Sport plays a major part in Taranaki life, and the region has a record of success and national representation in many codes. The area is also known for some sports that depend on local conditions, such as surfing and surf lifesaving along the coast, and skiing on Mt Taranaki. Other sports are based on local occupations such as wood-chopping.
Teams of Armed Constabulary (AC) members and locals were almost certainly playing rugby in the early 1870s, only a year or so after New Zealand’s first recorded game in Nelson. The first official clubs – Taranaki (New Plymouth) and Egmont (Hāwera/Waihī) – were formed in 1874. They were soon joined by Pukearuhe AC, Urenui, Tikorangi, Beach School and Pātea.
The Taranaki Rugby Union was founded in 1885. Its colours were chocolate brown and white. Seven years later the union reverted to the earlier, unofficial colours of amber and black, which are still used in the 2010s.
Ferdinand the bull, Taranaki’s rugby mascot, was created in the early 1950s and named after the Spanish bovine hero in Munroe Leaf’s 1936 book The story of Ferdinand. ‘Ferdie’ was actually the preserved head-skin of a real, massive Hereford bull, whose roar had been recorded by the local radio station. Ferdie’s head – with a series of attached bodies – endured until 2002. Accorded an honourable retirement after leading Taranaki, both at home and away, for 45 years, he is now on display at Puke Ariki museum.
In 1956 a draw with the touring South African Springbok team began a golden era for Taranaki rugby. After taking the Ranfurly Shield from Otago in 1957, Taranaki held it for two seasons and 13 matches. The shield returned to the province for another 15 gripping games between 1963 and 1965. Taranaki won the shield from Auckland in 1996 but it was lost at the second defence. Seventy-five Taranaki locals have played for the All Blacks.
There are world-renowned surfing spots around the entire rugged Taranaki coast, and the coastal road from New Plymouth to Hāwera is known as ‘Surf Highway 45’. Surfers come from around the world to such classic Taranaki breaks as Stent Road, Spot X (Waiwhakaiho) and the Kūmara Patch (Ōkato).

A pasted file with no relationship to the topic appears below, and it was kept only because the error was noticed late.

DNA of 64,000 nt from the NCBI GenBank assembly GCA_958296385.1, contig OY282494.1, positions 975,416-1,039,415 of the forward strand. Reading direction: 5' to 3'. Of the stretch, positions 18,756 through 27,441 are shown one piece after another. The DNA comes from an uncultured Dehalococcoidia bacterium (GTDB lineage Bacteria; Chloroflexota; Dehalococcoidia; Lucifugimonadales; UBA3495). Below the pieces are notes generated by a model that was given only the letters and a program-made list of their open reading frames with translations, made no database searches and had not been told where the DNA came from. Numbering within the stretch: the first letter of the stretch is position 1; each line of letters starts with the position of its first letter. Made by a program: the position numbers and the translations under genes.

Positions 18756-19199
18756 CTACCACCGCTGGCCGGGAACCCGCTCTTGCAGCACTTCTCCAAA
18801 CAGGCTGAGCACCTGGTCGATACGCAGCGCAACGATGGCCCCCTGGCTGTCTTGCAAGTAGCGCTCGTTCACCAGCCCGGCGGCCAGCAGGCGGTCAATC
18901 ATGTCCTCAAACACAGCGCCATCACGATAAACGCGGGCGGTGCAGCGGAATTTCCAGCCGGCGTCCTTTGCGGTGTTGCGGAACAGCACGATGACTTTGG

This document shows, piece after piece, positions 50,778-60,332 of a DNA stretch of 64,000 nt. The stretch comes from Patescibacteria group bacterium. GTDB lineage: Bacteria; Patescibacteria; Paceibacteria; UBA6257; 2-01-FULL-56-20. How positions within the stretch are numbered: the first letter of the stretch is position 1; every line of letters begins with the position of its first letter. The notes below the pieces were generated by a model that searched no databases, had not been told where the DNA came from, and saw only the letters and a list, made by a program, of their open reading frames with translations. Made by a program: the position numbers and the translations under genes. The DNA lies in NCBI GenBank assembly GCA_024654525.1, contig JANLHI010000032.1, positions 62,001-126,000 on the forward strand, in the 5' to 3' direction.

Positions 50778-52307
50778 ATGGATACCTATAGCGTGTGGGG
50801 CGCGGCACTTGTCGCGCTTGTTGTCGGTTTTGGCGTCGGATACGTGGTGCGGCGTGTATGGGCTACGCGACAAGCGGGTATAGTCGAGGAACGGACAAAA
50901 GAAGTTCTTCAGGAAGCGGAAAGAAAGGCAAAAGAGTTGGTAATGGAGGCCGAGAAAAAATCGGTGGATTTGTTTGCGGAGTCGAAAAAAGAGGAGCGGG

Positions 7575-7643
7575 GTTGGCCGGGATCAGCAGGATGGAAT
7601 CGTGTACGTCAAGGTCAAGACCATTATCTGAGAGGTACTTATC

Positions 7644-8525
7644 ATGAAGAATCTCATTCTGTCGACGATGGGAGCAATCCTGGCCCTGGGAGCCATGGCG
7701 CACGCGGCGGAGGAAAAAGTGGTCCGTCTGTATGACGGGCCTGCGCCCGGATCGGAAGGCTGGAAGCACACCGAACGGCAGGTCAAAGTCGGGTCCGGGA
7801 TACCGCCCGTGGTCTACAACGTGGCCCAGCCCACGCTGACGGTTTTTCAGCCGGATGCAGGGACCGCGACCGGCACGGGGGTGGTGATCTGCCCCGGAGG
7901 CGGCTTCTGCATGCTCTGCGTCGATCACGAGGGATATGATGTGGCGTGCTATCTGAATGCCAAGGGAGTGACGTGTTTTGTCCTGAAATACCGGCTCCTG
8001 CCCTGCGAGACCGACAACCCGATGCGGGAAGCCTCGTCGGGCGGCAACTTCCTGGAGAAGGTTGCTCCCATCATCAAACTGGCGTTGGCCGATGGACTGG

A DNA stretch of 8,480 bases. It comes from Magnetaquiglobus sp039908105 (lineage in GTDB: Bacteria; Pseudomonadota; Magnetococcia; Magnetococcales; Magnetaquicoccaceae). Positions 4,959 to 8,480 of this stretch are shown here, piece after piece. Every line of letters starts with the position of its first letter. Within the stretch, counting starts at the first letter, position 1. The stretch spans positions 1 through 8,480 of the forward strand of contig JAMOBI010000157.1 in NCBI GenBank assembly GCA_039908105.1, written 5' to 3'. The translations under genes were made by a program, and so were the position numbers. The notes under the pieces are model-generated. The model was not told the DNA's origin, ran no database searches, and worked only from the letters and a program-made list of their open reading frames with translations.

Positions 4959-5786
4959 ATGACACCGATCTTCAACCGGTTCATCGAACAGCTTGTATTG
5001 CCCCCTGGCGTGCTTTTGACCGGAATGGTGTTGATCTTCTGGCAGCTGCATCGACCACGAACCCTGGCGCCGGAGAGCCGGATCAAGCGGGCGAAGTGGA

Local tradition states that in 1950 Colin McComb, of New Plymouth’s East End Surf Life Saving Club, made one of New Zealand’s first true modern surfboards from plans in Popular Mechanics magazine.
By the late 1950s locals had begun a Taranaki surfing tradition that continued in the 2000s. The region has produced many national-class surfers, several of whom have competed at international level – including Paige Hareb of Ōakura, who was prominent in the early 2000s.
The region produces some of the country’s best-known surfboard designers, including Del (Nigel Dwyer and Robert Walsh), Tom Smithers and Monsta (Jamie Montgomery). Because of the tough surf and rocky coastline, the use of leg ropes was a necessity and these were soon adopted throughout the country.
John Edward (Ned) Shewry from Kōhuratahi was the ‘gun’ at Eltham’s chopping carnivals before the First World War. He was described as ‘the greatest champion [axeman]’ by sports journalist Wallie Ingram, and his axe-wielding skills are still recounted with awe. One story about Shewry’s large handicap is legendary. He had to start chopping long after other competitors had begun, and one day an elderly lady complained: ‘It’s not fair the way that fellow Shewry chops. … He waits until the others have been chopping for seconds and seconds, and are tired, and then he starts! No wonder he wins, they’re always too tired to keep up with him.’ 1
The sport of chopping and sawing arose because of the hundreds of professional bushmen and back-country folk who felled the native forests of the region. Between 1904 and 1915 the Eltham Axemen’s Carnival was one of the best-known competitions in the world, attracting competitors from Australia and the United States. Locals who have achieved national fame in the sport include Ben and Joe Newstroski, Ned Shewry, Merv Jensen, Leo Pittams, Jack Stachurski, Mick Herlihy, Whata Green, and Leo and Barry Old.
The Moller Majorettes were one of New Zealand’s top marching teams during the late 1970s and early 1980s. They won the New Zealand Marching Championships in 1981, but disbanded soon after. Taranaki marching teams have regularly achieved national fame, and the Inglewood Vanguards were one of New Zealand’s champion teams for a number of years in the 1960s. Several of the region’s marching officials, including Bernie and Mary Plumb, were nationally acclaimed.